Sportscaster Chris Berman said he knew he had made it big when former President Bill Clinton LAW ’73 visited him in the press booth during the 1995 baseball game in which Cal Ripken broke Lou Gehrig’s record of most consecutive games played in a career.
“[Clinton] told me, ‘I’m surprised you don’t have a nickname for me,'” said Berman, who is known for assigning creative monikers to athletes.
Berman, who has won seven Emmys for his work as an ESPN sportscaster, discussed his career path and formative experiences on Tuesday at a Morse College Master’s Tea before about 75 students. Berman explained how he climbed the ranks of the sports broadcasting industry after graduating from Brown University, where he had done radio play-by-play for the school’s football, basketball and baseball teams.
“I started out working 60 hours a week as a [disc jockey] in Westerly, Rhode Island, where I’d be the only person in the studio in the middle of the night,” Berman said.
Berman was working as a sports radio talk show host for $23 a show in Waterbury, Conn. in 1979 when Bill Rassmussen founded ESPN — the first 24-hour sports television network — in nearby Bristol and hired Berman to anchor the 2:30 a.m. edition of Sportscenter.
It was during one of these wee-hour filmings that Berman uttered the first of a series of nicknames that would make Sportscenter a household name for millions of Americans.
“I was on the air by myself at three in the morning recapping a baseball game, and ‘Frank Tanana Daiquiri’ just came out,” Berman said, referring to his epithet for the former pitcher Frank Tanana. “My producer shouted into my headpiece, ‘What did you just say?’ But it was nothing offensive, so I just kept making puns with names like ‘Fred Crime Dog McGriff’ and ‘Andre Bad Moon Rison.'”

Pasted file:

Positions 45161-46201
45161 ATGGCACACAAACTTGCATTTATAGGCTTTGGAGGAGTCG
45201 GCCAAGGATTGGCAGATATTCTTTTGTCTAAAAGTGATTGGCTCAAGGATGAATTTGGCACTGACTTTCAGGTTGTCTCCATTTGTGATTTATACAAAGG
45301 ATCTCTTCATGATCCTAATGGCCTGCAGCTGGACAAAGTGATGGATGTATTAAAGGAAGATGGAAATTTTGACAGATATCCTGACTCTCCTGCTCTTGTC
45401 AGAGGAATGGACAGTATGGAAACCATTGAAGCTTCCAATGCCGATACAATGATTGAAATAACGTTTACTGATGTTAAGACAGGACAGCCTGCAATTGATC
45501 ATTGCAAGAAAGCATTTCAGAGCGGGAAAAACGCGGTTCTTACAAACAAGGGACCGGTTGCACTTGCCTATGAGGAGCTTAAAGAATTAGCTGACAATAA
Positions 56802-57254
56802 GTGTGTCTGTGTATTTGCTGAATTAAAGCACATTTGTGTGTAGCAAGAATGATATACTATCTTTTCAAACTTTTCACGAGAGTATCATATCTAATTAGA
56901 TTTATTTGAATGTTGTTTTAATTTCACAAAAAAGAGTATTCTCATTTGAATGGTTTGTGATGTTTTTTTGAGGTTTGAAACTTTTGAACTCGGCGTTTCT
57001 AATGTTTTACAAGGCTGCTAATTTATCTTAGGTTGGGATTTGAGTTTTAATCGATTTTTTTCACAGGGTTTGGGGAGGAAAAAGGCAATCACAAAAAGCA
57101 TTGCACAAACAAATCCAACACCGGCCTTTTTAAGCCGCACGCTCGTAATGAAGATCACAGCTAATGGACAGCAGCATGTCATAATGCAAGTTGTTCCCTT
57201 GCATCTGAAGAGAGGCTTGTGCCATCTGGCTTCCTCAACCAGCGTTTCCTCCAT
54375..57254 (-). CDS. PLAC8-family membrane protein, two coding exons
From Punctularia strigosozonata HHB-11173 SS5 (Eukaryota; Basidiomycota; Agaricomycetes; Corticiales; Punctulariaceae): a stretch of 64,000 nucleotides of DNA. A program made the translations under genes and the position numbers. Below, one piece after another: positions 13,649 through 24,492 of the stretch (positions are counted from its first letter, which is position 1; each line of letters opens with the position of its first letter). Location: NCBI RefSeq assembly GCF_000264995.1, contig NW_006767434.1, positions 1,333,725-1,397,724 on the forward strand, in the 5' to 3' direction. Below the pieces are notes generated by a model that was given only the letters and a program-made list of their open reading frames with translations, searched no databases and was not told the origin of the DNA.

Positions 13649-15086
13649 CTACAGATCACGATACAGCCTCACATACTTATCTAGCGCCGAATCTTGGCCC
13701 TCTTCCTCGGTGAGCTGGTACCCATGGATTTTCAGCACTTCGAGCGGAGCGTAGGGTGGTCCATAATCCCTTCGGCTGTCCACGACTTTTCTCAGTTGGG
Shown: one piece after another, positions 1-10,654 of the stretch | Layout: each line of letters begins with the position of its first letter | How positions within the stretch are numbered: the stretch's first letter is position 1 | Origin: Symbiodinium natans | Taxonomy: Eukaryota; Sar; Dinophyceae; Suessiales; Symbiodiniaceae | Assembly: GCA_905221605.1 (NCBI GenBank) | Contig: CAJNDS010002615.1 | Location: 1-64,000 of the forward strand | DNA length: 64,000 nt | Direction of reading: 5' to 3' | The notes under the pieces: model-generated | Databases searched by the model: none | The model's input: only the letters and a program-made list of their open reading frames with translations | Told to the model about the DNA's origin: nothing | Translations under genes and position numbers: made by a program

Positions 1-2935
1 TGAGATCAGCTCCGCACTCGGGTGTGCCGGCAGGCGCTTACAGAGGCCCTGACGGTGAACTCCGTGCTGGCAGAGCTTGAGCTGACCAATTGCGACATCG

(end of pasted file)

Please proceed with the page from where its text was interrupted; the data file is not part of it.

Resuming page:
Yalies should resist the temptation of high-paying jobs and go into fields that they find exciting, Berman said.
“Even when I was working in the middle of the night for next to nothing, I couldn’t have been happier,” Berman said. “Whatever you do, you have to do it because you love it. It can’t be for the money, because someone will call your bluff.”
Berman fielded audience questions on issues ranging from his pre-show preparations to the current doping scandal in baseball, prompting Berman to share his belief that 30-40 percent of players take steroids.
Bill Deitch ’07, who calls Yale football and basketball games for WYBC Radio, said he appreciated Berman’s insights on the changing nature of the sports broadcasting industry.
“I’m glad to hear the godfather of Sportscenter agrees with me when I say that Sportscenter’s gone to crap,” Deitch said, referring to his dislike of some of the show’s new features, such as the Budweiser Hot Seat.
Berman said he is less enthusiastic about Sportscenter’s current format, which he said reduces game recaps to “two-shot highlights.”
Patrick Sedden ’09, a Yale football player, said he appreciated the attention Berman gives to Ivy League sports, which are often neglected by mainstream media.
Berman said he is proud of his Ivy roots. When a student pointed out that Walter Camp — a Yalie — invented football, Berman shot back, “Yeah, but did Yale ever go to the Rose Bowl? Brown did.”